The Federal Communications Commission (FCC) has proposed some new, free Internet policies that will permit content providers to pay for quicker streaming over the final stretch of the connection to consumers’ homes. The new rules allow for greater scrutiny of such arrangements so they shouldn’t hurt competition or infringe on the First Amendment.
Tom Wheeler, chairman of the FCC, has been discussing the proposed regulations with his colleagues on the commission. Net neutrality regulations have been hotly debated in recent years: People fear that without them, customers’ freedom of access to specific types of information could be limited by large companies for business, political, or other reasons.
The new regulations are intended to replace the FCC’s open Internet policy of 2010 which was vetoed in federal courts in January. The U.S. Court of Appeals in Washington, D.C., ruled that the FCC had the power to make open-access policies, yet found it had neglected to confirm that its 2010 regulations do not overstep the commission’s authority.
White House insists consumers have open Internet standards
U.S. Secretary of State John Kerry says individual Americans should have an absolute right to Internet access. He has criticized tyrannical governments that place limitations on web access and online networking.
Speaking from Washington to an online opportunity discussion in Estonia, Kerry said this month that open and unlimited correspondence helps to keep governments responsible. He said dictatorial rulers tend to view a free, open, and comprehensive Internet as a danger to their authority.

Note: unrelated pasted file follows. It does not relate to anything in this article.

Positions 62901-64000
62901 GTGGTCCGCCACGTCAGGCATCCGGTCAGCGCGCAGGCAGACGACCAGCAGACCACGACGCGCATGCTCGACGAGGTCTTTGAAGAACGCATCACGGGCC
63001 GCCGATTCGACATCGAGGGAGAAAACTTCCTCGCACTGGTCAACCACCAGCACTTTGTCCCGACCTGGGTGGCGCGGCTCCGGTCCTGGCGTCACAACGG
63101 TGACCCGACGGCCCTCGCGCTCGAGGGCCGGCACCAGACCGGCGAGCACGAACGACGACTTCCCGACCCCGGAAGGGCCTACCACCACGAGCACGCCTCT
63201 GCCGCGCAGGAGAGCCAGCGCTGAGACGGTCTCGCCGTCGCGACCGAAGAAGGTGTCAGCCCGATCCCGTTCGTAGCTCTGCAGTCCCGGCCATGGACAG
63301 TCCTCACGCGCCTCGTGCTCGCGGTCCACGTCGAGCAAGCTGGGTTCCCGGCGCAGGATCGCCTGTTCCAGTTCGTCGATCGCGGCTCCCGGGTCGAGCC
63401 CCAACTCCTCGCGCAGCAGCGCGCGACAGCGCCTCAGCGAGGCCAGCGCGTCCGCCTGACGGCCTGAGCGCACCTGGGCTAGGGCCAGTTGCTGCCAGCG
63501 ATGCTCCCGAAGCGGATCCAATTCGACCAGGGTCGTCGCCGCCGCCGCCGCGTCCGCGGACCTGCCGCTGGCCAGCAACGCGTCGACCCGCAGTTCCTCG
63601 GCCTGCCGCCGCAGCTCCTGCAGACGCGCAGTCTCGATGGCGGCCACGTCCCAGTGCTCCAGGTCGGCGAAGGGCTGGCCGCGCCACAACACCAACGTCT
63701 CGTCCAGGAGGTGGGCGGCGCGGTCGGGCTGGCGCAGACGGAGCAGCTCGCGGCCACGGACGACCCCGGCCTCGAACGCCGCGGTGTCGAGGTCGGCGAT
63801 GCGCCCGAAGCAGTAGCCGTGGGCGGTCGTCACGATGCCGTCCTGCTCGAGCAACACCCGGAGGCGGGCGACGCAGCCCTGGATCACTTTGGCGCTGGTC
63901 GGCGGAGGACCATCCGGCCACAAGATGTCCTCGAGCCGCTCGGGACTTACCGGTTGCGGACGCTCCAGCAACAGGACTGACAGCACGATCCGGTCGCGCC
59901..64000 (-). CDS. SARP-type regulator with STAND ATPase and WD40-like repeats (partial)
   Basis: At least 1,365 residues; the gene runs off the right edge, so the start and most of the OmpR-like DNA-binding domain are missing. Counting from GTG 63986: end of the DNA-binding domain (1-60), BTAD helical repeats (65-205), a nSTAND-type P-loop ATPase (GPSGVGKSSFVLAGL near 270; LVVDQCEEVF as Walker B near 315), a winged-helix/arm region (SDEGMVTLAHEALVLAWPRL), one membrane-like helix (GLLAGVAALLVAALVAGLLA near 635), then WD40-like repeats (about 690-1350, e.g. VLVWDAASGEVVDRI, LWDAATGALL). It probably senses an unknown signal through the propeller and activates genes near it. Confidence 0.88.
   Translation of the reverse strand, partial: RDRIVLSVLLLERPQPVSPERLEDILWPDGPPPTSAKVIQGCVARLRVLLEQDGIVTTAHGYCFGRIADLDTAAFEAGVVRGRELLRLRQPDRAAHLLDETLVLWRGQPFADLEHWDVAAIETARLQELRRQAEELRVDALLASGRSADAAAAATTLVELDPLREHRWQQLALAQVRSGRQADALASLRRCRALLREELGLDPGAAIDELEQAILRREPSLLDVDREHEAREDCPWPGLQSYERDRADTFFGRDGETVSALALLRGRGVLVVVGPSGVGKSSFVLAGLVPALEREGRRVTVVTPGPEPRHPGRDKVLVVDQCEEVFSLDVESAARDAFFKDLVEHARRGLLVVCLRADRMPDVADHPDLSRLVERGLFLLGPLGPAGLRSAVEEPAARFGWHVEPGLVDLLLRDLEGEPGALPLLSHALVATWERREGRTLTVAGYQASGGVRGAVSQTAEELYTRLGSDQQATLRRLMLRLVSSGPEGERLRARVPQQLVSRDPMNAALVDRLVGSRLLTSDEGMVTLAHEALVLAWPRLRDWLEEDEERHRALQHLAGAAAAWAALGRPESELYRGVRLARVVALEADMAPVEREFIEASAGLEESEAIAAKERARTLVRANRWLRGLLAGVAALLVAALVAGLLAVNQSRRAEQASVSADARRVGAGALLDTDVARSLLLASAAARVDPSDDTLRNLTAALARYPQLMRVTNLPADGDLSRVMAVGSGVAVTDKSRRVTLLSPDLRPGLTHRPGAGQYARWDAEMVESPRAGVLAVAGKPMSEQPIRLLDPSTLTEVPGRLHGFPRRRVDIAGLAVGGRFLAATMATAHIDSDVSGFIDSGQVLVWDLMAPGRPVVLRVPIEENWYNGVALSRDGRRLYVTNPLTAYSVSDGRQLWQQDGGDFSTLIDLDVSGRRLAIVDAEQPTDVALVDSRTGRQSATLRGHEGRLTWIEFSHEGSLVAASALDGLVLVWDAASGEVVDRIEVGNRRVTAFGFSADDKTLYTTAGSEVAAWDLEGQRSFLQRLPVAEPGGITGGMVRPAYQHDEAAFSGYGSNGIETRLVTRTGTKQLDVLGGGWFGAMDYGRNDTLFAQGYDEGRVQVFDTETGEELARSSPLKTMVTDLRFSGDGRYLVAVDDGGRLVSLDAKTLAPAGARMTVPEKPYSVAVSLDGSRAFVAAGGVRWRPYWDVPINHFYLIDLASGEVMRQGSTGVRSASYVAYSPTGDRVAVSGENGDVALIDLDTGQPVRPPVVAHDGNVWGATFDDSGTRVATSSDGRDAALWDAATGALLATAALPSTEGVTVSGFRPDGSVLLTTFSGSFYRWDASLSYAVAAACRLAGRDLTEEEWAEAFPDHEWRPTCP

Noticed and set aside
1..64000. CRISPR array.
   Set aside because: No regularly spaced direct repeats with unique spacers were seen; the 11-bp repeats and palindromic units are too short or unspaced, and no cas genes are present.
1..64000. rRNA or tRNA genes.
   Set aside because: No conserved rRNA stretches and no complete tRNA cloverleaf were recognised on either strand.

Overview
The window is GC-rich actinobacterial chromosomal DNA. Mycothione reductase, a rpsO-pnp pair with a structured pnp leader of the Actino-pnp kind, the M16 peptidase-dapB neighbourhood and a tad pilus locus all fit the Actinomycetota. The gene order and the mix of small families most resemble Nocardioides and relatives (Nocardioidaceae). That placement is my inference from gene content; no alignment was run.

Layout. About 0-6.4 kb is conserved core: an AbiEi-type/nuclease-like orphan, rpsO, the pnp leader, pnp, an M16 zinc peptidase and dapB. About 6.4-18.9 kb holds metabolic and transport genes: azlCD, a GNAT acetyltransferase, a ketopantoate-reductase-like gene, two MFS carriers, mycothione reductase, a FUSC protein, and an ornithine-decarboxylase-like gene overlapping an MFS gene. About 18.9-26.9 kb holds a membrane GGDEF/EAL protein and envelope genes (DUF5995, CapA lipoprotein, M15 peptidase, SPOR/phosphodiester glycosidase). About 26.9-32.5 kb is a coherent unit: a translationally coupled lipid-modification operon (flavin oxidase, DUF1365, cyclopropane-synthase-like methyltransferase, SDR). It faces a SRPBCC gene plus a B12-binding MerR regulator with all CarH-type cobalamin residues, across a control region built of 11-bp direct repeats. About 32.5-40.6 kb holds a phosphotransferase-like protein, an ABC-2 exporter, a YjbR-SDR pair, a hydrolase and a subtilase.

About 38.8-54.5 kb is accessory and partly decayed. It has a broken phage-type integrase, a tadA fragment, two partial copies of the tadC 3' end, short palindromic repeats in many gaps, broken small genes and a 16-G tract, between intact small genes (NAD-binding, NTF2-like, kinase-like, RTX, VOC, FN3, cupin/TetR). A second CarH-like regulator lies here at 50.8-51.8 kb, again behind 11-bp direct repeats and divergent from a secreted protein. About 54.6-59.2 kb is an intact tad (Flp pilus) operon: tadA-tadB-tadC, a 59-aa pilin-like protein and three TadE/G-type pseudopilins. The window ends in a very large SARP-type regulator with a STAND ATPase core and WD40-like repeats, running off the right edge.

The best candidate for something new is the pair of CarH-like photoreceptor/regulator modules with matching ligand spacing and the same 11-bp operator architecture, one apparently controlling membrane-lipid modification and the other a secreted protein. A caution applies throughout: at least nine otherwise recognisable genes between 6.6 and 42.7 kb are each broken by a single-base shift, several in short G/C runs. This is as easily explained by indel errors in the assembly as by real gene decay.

Confinements forced by tyrant leaders permit them to fracture their countries and obfuscate the truth, Kerry added. Thus, the secretary continued, the U.S. and other free nations must keep pushing for Internet neutrality to give individuals a voice.
Kerry also focused on the strength of Internet security and mentioned recent revisions to U.S. data-gathering policies.
Academic backlash to FCC ruling will likely drive opposition
People in the academic community, including influential private institutions and independent researchers, say they will fight proposed legislation from the FCC that would supposedly permit ISPs to charge more for selectively speedier Internet service.
The regulations, announced at the FCC’s May 15 assembly, have been portrayed as a fatal blow to net neutrality: the impartial treatment of all streams of data on the Internet.
According to the new rules:
- The FCC will be the ultimate arbiter of what is a healthy level of competition.
- The current pathways of traffic shouldn’t be affected.
- Preferential treatment of companies such as Netflix won’t alter the experience of the average Internet user.
- ISPs will no longer be allowed to block content from certain providers.
The FCC’s proposal to permit broadband providers such as Verizon and Comcast to charge different rates for different content providers was initially reported in The Wall Street Journal. Speaking on the FCC’s website, director Wheeler characterized the public representation of the new rules as “misinformation,” but he didn’t entirely deny the possibility that the FCC might permit tiered broadband rates.